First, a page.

Analysts lament Deutsche woes but play down bailout talk

The Deutsche Bank logo at a a magnificent Art Nouveau building of the Deutsche Bank in Hannover, Germany


Deutsche’s shares tanked after The Wall Street Journal reported on September 15 that the US Justice Department wanted the bank to pay $ 14 billion to settle a probe linked to the sale of mortgage securities in the run-up to the 2008 financial crisis.

Shares fell from €12.95 on September 14 to €10.55 on September 26, and have since nudged up to €10.78 as of 14.30 BST on September 29. A year before they stood at €23.51.

Deutsche Bank said at the time that it had “no intent” of settling the claims “anywhere near” that level, and analysts and fund managers expect a final settlement of less than half that opening position – closer to a “manageable” $ 5 billion.

But talk of potential capital raisings and asset sales has intensified – on September 28 Deutsche said it was selling UK insurer Abbey Life to boost its capital position – and the German government has had to deny that any bailout of the bank is imminent.

Deutsche Bank declined to comment for this article.

Analysts agreed it was too soon to be talking about government intervention. One banks analyst based in Germany said: “We’re a long way from talking about a forced bailout.”

Another equity analyst working for a large City investment bank noted: “You’ve got to bail in bondholders before you can have a government injection. That’s the tough question. Is anyone willing to do that and cause disruption in the bond market for other banks?”

Instead, he said Deutsche Bank would have to “muddle through”, although that too is “potentially a bad thing”.

“It’s bad for the Deutsche Bank share price and having a sick bank limping on is a negative for the whole banking system in Europe,” he said.

In a September 28 note to clients, Chris Wheeler, a London-based banks analyst at Atlantic Equities, said that Deutsche Bank’s CEO John Cryan would not want to pre-empt the DOJ by raising capital for risk of seeing the regulator increase its settlement claim.

He agreed that a settlement of $ 5 billion would be manageable but anything more than $ 8 billion would be a problem. He also thought a government bailout was unlikely, saying the German government “cannot just wade in and recapitalise the bank” due to difficulties under EU bail-in rules.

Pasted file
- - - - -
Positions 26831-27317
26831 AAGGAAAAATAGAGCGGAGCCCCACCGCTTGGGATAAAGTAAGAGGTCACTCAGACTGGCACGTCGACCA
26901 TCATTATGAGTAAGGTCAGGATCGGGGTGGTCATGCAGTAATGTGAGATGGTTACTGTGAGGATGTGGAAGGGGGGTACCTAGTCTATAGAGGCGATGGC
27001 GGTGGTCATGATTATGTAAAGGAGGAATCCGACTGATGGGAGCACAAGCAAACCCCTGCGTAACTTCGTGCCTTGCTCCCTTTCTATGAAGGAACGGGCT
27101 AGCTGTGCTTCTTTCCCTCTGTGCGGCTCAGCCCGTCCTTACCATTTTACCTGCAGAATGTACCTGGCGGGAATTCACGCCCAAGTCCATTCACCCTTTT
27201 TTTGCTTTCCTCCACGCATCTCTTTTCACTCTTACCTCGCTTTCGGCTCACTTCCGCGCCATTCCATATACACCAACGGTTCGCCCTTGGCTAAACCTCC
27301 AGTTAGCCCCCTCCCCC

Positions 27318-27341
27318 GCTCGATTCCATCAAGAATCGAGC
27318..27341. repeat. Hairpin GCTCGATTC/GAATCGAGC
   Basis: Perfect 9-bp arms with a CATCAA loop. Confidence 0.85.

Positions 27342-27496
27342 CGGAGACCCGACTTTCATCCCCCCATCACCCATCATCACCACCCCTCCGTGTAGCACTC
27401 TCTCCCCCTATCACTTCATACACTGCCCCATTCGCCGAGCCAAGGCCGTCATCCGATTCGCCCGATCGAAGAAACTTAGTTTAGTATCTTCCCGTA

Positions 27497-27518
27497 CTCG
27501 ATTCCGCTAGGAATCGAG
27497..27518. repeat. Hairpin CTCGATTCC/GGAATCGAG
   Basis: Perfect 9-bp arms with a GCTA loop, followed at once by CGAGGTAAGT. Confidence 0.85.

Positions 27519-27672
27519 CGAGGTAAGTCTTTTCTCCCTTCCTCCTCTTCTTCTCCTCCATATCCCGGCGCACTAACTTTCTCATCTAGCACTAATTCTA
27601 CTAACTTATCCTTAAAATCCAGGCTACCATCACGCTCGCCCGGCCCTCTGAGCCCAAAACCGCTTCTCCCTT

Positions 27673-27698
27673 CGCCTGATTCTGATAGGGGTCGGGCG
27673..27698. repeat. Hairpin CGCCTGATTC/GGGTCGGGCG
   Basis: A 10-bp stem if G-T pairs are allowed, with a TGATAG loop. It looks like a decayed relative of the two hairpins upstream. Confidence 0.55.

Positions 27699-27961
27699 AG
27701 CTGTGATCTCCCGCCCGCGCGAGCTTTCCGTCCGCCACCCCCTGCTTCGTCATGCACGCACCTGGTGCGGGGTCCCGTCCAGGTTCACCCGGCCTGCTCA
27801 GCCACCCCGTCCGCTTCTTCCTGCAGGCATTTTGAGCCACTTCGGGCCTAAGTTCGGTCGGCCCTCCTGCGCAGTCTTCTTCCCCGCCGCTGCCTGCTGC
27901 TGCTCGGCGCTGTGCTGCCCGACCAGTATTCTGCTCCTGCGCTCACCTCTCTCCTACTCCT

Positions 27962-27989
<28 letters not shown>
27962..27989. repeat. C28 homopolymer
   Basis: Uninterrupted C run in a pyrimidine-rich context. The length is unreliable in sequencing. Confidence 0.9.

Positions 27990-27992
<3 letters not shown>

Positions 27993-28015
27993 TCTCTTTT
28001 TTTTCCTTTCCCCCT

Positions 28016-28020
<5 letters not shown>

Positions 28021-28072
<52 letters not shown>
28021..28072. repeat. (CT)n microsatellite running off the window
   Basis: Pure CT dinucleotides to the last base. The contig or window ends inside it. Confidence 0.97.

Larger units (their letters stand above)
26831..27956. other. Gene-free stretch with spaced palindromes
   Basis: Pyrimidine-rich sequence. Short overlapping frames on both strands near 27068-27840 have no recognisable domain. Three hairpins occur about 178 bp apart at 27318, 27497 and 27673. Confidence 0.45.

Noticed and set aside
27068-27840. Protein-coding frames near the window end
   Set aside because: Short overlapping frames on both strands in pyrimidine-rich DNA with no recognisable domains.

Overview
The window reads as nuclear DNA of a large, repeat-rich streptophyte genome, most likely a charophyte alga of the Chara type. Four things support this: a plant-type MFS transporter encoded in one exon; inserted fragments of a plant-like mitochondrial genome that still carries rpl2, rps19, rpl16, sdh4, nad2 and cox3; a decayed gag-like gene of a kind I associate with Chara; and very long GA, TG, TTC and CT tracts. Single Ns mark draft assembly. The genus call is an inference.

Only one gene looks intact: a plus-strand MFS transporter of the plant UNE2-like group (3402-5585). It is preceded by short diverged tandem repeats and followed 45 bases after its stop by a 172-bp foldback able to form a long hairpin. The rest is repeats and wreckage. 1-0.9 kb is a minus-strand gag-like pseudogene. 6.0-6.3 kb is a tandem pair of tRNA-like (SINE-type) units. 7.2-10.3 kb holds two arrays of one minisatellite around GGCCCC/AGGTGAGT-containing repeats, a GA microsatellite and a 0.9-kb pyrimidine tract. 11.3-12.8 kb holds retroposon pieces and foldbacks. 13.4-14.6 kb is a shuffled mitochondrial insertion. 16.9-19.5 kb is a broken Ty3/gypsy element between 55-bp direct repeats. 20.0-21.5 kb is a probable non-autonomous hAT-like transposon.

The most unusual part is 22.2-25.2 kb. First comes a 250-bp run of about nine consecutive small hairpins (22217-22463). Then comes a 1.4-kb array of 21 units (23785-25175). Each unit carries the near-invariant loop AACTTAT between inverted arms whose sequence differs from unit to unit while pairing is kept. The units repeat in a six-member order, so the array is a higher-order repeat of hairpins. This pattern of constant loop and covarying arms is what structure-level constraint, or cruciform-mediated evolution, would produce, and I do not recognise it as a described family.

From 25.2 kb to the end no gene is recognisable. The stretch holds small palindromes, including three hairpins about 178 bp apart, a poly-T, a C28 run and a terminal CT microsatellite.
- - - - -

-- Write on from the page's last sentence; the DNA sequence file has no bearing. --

Wheeler explained: “On the bail-in rules, the EU now says that before government aid is provided you must first bail in (write off or convert into equity) 8% of your liabilities (ie, excluding equity). What must be bailed in is subordinated and senior debt (excluding insured deposits and covered bonds).”

However, he warned: “The complication is that DBK’s liabilities are circa €1,736 billion. So 8% is €139 billion. Additional Tier 1 [CoCos] are €4.6 billion, subordinated debt €12.5 billion… so we are still short of €122 billion!!! That means €122 billion of senior debt (wholesale funding) would have to be bailed in/written off.”

Those on the buyside are watching with concern.

One fund manager in the City of London said that, ultimately, Deutsche Bank’s fate and the chances of a large fine and subsequent German government bailout, might depend on “extremely high level” political discussions now talking place behind the scenes. He said: “If everyone starts reducing their counterparty exposure to Deutsche [that could be a systemic risk].”

He added: “I am sure that the European Central Bank is talking to all the banks around Europe about this [as Deutsche’s counterparties]… they have clearly learnt a lot from 2008-2009. I am sure these discussions are going on, which is one reason it hasn’t all gone completely crazy.”

Filippo Alloatti, senior credit analyst at Hermes Investment Management, agreed that lessons had been learnt from 2008: “The risk is important but in my opinion it is a little bit over-hyped.”

Mark Cobley and Andrew Pearce contributed to this article.

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